(Reuters) - UEFA found no evidence to corroborate Liverpool striker Rhian Brewster’s racism allegations against a Spartak Moscow player, European soccer’s governing body said on Wednesday after completing an investigation.
Brewster, 17, alleged that he was racially abused by defender Leonid Mironov during Liverpool’s 2-0 UEFA Youth League win against the Russian side in December and UEFA appointed an Ethics and Disciplinary Inspector to conduct an independent probe.
“The inspector took statements from five players from both teams, as well as from two match officials, who were in the vicinity of the alleged incident. None of these heard any discriminatory words,” UEFA said in a statement.
“Mironov was also interviewed by the inspector and stated that he indeed swore at Brewster, but he unreservedly denied using any discriminatory language.”
UEFA said that the inspector believed England under-17 international Brewster’s allegations were made in good faith before closing the disciplinary proceedings.
Liverpool acknowledged UEFA’s findings and said they had accepted their decision.
“We would like to place on record our admiration for the courage shown by Rhian Brewster throughout this process and commend his exemplary conduct,” a Liverpool spokesperson said.
“The club is very proud of the maturity, dignity and leadership Rhian has displayed in bringing focus to this issue and he will continue to receive our full support.”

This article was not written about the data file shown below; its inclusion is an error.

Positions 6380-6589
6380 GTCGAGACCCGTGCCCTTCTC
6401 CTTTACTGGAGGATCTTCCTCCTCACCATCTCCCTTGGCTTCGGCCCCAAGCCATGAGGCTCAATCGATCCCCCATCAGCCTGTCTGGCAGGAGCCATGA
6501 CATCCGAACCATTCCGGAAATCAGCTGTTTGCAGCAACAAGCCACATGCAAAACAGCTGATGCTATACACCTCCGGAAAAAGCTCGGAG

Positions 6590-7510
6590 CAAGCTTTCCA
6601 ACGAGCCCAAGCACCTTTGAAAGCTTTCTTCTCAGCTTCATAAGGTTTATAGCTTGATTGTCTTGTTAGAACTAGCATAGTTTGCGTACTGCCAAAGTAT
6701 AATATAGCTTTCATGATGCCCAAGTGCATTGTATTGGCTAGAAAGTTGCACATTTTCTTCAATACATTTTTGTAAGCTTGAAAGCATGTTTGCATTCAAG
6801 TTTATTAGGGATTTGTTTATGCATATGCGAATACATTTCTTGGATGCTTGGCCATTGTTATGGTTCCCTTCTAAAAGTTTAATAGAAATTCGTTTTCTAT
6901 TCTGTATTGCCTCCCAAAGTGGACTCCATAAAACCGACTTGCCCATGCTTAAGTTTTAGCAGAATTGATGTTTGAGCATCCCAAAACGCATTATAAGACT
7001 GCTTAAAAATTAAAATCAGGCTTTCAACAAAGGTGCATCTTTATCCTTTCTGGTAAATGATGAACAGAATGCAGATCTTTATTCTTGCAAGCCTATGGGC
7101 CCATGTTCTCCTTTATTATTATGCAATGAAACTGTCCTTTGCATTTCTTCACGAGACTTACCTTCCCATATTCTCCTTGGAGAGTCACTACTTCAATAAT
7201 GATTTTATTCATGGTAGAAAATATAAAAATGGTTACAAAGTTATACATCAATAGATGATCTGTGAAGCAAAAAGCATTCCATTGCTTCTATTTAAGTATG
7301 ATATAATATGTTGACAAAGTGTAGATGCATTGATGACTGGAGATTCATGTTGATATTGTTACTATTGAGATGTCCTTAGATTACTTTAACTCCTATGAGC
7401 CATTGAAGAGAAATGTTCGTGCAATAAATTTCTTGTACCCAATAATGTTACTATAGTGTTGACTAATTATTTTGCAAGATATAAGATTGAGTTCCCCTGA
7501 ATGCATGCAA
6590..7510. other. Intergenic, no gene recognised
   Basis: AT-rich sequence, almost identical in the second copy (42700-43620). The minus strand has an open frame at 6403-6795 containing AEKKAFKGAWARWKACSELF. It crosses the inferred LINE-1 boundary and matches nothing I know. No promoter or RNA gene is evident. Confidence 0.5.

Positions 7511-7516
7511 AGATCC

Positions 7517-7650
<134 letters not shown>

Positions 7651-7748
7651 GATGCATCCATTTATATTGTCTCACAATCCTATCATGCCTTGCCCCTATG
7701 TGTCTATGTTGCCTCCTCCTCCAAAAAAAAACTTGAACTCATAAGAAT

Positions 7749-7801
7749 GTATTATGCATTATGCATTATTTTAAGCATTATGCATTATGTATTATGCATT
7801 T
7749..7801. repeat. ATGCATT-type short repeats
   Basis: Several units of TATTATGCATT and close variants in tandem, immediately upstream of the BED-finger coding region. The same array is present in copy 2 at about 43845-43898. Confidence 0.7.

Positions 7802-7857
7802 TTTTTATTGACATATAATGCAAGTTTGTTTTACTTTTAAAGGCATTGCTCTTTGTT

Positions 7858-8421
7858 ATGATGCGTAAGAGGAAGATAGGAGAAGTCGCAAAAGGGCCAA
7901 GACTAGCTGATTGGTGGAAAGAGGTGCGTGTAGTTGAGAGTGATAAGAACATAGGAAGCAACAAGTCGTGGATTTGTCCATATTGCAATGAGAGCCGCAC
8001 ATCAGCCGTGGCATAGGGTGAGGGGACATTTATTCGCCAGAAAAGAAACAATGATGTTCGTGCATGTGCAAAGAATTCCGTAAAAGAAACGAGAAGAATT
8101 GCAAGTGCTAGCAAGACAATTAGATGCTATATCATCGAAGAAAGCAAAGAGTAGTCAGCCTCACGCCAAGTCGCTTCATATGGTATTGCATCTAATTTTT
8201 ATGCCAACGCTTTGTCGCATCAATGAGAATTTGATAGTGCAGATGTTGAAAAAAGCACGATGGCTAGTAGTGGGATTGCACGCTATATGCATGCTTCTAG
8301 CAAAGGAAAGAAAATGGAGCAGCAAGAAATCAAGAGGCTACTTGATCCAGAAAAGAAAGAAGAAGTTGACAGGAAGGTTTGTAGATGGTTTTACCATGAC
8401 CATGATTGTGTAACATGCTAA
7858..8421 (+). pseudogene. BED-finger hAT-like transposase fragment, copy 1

British anti-discriminatory body Kick It Out said in a statement that it was “deeply disappointed” with UEFA’s findings, adding that their decision would only encourage those who wish to be abusive in the sport.
“Kick It Out believes there are issues with clubs, such as Spartak Moscow, who have been involved in several alleged racist incidents in recent years, receiving little or no discouragement by national and international football authorities in response to allegations of racism and discrimination,” the statement said.
“This underlying issue is compounded with any action taken in relation to racist or discriminatory incidents rarely being appropriate. This current situation is intolerable.”
In January, Spartak Moscow published a racially-charged tweet that sparked outrage in the international soccer community as Russia prepares to hold the World Cup this year.
In a video published on their account, the club showed three black players doing drills at a training camp in Dubai with the caption: “Look at how the chocolates are melting under the sun.”
Reporting by Shrivathsa Sridhar in Bengaluru; Editing by Christian Radnedge and Toby Davis